City sues construction contractor Caspian, engineering firm over police headquarters
CAO says it will cost 'north of $10 million' to fix dozens of shortcomings
The City of Winnipeg is suing the construction and engineering firms that built the city's troubled police headquarters, alleging myriad mistakes in constructing the downtown project.
The city's statement of claim was filed Wednesday at Manitoba's Court of Queen's Bench.
The city alleges it became aware of a number of defects and deficiencies once the $214-million project was complete.
The statement alleges a deteriorated structural slab and dislodged concrete is compromising the building's structural integrity. Water leakage, a busted concrete floor, drainage issues, inadequate air flow, insufficient asbestos abatement, a lack of temperature control and no catwalk on the fifth floor are among the dozens of shortcomings the city says exists in the facility, built within the shell of a former Canada Post warehouse on Graham Avenue in downtown Winnipeg.
Winnipeg chief administrative officer Doug McNeil estimated the cost of addressing all issues would be "north of $10 million."
"We only took possession a couple of years ago and these things have been popping up since we took possession," he told reporters.
The statement of claim was filed after the city tried to enter into arbitration with construction contractor Caspian Projects and engineering firm Adjeleian Allen Rubeli, or AAR, to recoup costs.
The allegations in the statement of claim have not been proven in court.
Legal action necessary
Mayor Brian Bowman said last week that AAR decided against arbitration.
He also said at that point, the city couldn't sue Caspian because it signed a contract that required arbitration.
The city has since decided to pursue legal action to bring both firms together.
"Our legal strategy is changing," said McNeil, explaining that provincial case law supports the city's new legal tactics. "We issued a statement of claim today to litigate so we can get everybody in the same room."
Since many of the building flaws cited in the statement of claim are "interrelated," McNeil said it makes sense to pursue legal proceedings with both firms.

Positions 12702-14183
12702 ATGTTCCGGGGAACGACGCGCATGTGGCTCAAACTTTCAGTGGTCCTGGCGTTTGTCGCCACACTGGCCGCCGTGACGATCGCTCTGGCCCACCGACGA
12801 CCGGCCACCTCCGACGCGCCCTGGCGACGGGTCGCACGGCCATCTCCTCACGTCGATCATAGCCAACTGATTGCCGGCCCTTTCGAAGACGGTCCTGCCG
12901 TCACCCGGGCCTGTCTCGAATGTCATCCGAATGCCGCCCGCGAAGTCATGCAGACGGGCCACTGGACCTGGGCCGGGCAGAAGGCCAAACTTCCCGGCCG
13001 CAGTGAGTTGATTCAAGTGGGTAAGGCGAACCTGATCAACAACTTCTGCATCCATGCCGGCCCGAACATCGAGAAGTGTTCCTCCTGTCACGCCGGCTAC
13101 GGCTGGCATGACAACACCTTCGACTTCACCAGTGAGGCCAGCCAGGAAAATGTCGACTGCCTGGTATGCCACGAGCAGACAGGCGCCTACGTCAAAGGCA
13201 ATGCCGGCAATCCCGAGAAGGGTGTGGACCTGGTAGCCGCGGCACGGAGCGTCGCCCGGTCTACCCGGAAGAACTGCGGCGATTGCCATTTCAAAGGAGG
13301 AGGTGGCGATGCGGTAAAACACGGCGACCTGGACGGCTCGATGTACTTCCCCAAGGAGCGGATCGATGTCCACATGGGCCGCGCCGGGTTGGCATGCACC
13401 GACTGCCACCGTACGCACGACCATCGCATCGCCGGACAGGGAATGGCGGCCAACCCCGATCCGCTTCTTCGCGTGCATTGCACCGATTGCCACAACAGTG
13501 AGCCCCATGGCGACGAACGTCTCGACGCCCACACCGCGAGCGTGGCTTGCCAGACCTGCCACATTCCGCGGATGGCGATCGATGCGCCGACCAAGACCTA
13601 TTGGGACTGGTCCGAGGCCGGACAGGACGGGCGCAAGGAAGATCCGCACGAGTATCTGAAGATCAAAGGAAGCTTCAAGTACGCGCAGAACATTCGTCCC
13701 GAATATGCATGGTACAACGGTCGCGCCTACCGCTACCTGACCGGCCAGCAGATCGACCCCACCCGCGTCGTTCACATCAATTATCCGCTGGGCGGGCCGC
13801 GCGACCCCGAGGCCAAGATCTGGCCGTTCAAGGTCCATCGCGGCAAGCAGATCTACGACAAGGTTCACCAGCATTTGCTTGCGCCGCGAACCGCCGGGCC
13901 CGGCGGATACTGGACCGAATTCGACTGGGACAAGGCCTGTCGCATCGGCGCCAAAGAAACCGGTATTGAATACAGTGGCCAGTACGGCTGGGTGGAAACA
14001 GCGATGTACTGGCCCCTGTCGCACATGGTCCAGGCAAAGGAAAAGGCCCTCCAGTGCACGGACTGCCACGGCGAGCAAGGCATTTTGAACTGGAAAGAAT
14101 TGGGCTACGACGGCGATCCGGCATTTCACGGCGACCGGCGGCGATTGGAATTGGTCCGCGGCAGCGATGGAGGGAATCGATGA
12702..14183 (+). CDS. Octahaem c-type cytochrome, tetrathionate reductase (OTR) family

"It doesn't make sense to have an arbitrator in one situation and a different arbitrator with another."
McNeil said some of the minor problems are already fixed.
Requests for comment from Caspian and AAR were not immediately returned Wednesday afternoon.
Project ballooned in cost
City council approved the purchase and renovation of the building in 2009, with a budget of $130 million. By the time the project was completed in 2016, it cost taxpayers almost $214 million, not including all financing charges.
Design and construction issues with the project, including holding rooms with false ceilings and vehicle ramps with insufficient headroom, were disclosed by city officials during the construction process. Additional problems, including ventilation issues and leaks, were identified by the city after it took possession of the building.
The procurement and construction of the police headquarters has been the subject of two external audits and remains under RCMP investigation.
In documents presented to a judge by the RCMP as part of Project Dalton, the 3½-year-old criminal investigation into the police headquarters, the Mounties alleged Caspian president Armik Babakhanians paid a secret commission to former Winnipeg chief administrative officer Phil Sheegl for showing favour to him in the award of a contract to transform the former Canada Post complex into the new home of the Winnipeg Police Service.
No charges have been laid in that investigation and none of the allegations have been proven in court.
With files from Bartley Kives